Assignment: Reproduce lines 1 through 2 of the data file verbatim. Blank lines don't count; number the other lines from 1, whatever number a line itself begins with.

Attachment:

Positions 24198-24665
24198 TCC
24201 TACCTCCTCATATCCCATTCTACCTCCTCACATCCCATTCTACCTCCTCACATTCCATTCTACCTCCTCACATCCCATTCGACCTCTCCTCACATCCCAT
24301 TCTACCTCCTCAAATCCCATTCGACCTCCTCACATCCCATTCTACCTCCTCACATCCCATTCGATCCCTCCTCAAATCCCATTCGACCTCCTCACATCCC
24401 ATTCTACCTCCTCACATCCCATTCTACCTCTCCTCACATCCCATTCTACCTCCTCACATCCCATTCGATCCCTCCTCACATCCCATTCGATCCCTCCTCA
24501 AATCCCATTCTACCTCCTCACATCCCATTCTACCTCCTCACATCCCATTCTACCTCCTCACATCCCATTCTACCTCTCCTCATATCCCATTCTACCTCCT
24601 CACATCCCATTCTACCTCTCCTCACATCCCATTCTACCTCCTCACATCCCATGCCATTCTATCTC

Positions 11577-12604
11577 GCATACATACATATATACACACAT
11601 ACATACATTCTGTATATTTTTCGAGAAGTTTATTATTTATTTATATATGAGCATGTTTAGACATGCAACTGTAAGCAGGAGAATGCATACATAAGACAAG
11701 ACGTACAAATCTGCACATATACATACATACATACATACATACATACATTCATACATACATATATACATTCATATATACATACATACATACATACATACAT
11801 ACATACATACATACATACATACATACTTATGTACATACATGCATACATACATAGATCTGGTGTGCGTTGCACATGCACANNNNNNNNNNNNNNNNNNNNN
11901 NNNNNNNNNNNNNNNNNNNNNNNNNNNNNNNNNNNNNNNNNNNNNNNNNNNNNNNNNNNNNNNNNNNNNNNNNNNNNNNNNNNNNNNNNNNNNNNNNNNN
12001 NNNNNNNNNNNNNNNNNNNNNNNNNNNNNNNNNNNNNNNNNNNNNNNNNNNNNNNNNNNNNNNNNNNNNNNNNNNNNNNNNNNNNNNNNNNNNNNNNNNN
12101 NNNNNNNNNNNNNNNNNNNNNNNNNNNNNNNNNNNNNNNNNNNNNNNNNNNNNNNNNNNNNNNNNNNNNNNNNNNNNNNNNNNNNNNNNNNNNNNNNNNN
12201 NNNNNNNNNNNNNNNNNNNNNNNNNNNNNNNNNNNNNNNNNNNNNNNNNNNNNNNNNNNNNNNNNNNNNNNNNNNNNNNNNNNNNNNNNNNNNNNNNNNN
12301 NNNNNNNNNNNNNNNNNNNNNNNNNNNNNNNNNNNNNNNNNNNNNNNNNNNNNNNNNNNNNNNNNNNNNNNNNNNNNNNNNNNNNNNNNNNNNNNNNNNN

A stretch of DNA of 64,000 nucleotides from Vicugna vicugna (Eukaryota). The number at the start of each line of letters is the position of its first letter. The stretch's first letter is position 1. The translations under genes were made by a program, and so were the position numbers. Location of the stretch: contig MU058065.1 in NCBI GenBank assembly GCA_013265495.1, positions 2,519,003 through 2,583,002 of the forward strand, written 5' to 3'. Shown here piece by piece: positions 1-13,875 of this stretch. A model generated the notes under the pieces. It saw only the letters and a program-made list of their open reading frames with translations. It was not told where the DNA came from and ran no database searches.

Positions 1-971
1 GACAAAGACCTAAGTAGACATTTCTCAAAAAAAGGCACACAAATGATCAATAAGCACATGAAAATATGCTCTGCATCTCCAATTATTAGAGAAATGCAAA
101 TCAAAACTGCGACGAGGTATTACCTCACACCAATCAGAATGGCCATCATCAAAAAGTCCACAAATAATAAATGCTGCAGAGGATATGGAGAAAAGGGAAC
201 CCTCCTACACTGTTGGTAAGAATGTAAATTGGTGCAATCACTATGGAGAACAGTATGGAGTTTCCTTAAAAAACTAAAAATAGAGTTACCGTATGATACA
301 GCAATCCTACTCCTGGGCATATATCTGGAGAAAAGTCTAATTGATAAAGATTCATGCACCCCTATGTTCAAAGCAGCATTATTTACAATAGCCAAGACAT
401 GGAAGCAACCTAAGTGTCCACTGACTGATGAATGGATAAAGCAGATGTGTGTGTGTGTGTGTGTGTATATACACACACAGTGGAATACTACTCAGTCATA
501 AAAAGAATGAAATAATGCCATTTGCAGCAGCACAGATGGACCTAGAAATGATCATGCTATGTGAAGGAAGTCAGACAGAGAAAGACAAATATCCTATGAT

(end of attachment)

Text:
Positions 24198-24665
24198 TCC